You got it or not? How to tell if Big Data is something you need to worry about in your application


So you have an application with lots of data. Lots and lots of data. But is it Big Data? You wouldn’t be the first person to have trouble knowing when you’ve crossed the threshold into the modern, sometimes intimidating world of Big Data. That’s Data with a capital D. 10,000 records? 10 million records? One terabyte of data?

The answer is more complicated than a number. Yes, the volume of data is a huge factor, but you also have to consider the complexity of the data, how quickly new records come in and how quickly the data needs to be accessible to users.




A simple definition of Big Data

Michael Driscoll, Founder and CEO of Metamarkets, has this simple definition of Big Data: data that is distributed. In a nutshell, he says that you cross the threshold when your data can no longer be stored on one computer. Here’s a chart he used to explain this:



Manage with

How it fits



<10 GB

Excel, R

Fits in one machine’s memory

Thousands of sales figures


10 GB – 1 TB

Indexed files, monolithic DB

Fits on one machine’s disk

Millions of web pages


> 1 TB

Hadoop, distributed DBs

Stored across many machines

Billions of web clicks


Another common definition says that you cross the threshold into Big Data at the point when existing techniques and technology used to manage your data aren’t good enough anymore. This means normal hard drives can’t store it all, processing times slow down, searching or analysis takes too long, servers get too hot, the new records are coming in faster than you can ingest them, etc. You need to implement more sophisticated techniques and technologies — open source products like Spark or Hadoop, new ways to do ETL processing, more sophisticated load balancing, smarter search tools, etc.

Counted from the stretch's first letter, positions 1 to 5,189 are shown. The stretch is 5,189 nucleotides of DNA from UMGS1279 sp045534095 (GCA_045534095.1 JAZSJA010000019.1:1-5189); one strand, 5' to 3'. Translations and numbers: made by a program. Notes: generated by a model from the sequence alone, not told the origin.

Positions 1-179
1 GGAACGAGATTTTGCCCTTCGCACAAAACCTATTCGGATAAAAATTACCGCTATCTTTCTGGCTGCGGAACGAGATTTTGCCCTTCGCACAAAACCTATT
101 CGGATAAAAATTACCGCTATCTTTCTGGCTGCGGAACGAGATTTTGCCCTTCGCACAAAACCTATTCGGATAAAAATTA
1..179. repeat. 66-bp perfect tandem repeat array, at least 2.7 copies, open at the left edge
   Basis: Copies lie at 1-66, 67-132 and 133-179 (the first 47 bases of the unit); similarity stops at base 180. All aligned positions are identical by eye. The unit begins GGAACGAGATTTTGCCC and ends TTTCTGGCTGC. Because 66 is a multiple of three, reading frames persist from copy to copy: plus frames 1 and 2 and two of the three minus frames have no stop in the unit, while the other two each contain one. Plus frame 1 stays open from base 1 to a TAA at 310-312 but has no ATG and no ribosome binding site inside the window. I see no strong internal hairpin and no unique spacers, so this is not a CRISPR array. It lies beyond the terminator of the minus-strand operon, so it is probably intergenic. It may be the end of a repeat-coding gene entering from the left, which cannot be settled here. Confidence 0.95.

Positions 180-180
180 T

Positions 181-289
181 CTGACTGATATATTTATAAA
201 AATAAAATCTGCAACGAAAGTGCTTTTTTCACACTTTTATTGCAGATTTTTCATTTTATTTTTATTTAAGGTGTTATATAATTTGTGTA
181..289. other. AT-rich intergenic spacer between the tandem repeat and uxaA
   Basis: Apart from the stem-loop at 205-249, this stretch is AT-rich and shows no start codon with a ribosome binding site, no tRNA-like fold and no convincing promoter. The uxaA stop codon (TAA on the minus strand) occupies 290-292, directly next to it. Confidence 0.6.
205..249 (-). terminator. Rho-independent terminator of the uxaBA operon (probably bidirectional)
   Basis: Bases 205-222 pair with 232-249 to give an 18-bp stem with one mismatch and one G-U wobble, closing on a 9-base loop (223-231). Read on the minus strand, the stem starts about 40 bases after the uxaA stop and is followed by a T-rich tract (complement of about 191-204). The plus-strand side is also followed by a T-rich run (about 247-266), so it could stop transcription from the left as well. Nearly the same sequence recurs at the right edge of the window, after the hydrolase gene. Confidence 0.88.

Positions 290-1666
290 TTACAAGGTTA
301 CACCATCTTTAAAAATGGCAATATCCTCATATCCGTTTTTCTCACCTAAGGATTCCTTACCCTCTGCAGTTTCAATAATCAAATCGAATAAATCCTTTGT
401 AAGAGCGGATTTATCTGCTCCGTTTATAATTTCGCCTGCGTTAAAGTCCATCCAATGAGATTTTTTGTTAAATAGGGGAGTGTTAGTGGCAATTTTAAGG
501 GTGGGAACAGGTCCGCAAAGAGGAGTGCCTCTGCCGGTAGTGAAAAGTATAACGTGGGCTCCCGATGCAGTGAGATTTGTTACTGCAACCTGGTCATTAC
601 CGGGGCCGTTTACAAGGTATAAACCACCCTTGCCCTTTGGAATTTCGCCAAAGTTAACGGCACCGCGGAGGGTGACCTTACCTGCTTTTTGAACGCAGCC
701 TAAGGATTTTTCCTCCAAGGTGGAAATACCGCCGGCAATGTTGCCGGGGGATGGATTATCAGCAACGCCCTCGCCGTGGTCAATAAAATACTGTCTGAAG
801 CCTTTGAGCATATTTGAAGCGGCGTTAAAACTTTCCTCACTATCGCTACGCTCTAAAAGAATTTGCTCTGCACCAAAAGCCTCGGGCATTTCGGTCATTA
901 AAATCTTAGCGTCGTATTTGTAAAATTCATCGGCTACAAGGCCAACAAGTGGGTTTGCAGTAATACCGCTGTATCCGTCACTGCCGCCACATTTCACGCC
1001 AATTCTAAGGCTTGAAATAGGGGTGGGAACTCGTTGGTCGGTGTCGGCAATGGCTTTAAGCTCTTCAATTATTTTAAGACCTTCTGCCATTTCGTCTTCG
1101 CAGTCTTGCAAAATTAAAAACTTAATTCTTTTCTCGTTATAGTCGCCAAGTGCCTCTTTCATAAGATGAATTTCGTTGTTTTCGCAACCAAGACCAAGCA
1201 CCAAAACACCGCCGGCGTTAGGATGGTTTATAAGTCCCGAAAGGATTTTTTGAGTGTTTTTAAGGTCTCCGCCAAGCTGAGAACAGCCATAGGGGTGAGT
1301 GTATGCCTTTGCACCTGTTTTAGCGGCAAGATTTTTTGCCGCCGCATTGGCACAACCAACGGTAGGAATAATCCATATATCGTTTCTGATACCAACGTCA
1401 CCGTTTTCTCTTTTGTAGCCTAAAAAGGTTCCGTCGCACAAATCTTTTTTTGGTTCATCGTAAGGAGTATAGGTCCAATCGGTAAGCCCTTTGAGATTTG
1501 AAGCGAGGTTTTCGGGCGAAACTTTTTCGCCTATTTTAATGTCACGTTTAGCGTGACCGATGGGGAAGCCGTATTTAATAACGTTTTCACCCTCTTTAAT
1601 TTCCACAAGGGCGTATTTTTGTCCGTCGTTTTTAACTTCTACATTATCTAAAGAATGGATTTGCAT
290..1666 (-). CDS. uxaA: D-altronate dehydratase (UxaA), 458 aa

Both of these definitions give us a simple starting point, but the ubiquitous use of distributed, cloud-based architectures for convenience and cost have blurred the line significantly between medium and big. Now, rather than a clear break when your server can no longer store / process all of your records, and you have to move to a distributed architecture (and someone at your company can say “we’ve definitely got Big Data now!”), instead it can be an incremental growth from a few AWS servers to more and more computing power and storage space until one day… surprise! you’ve transitioned to Big Data without even realizing it.

The 4 V’sof Big Data

Another way of defining Big Data is what geek scholars have called the 4 Vs of Big Data – Volume, Variety, Velocity and Veracity. IMB’s Big Data & Analytics Hub has this helpful infographic, which explains the Vs:

Volume refers to the amount of data, Variety refers to its type and structure, Velocity is how quickly the new data is coming in and needing to be used, and Veracity is a measure of how accurate or trustworthy it is. Any combination of the first three factors can make an application cross that threshold into the Big Data realm, as shown in this diagram from Data Science Central:

So, what do we make of all of this? At the rate we’re collectively creating new information, which this fascinating article and infographic from Cloudtweaks quotes at 2.5 quintillion bytes of data every day –that’s 2.5 followed by 18 zeroes! – it won’t be long before every system or application we use will need to follow big data principles. Maybe in trying to define where the Big Data threshold is, asking whether your data is just plain data… or Data, you’re asking the wrong question – instead, you should be asking whether your systems, applications, technologies, search tools, and infrastructure are scaled properly for the amount of data you’re ingesting and the needs of your users. Or is your data just wasting space on your servers?

In our upcoming articles in this Big Data series, we’ll explore this question more by looking at how to get the most value out of your Big Data, how reporting is impacted by the introduction of Big Data, how ERP systems help businesses deal with their data challenges, and some tools and techniques you can be using right now to improve your system’s performance. Stay tuned for Part 2, How Big Data Changes Reporting.

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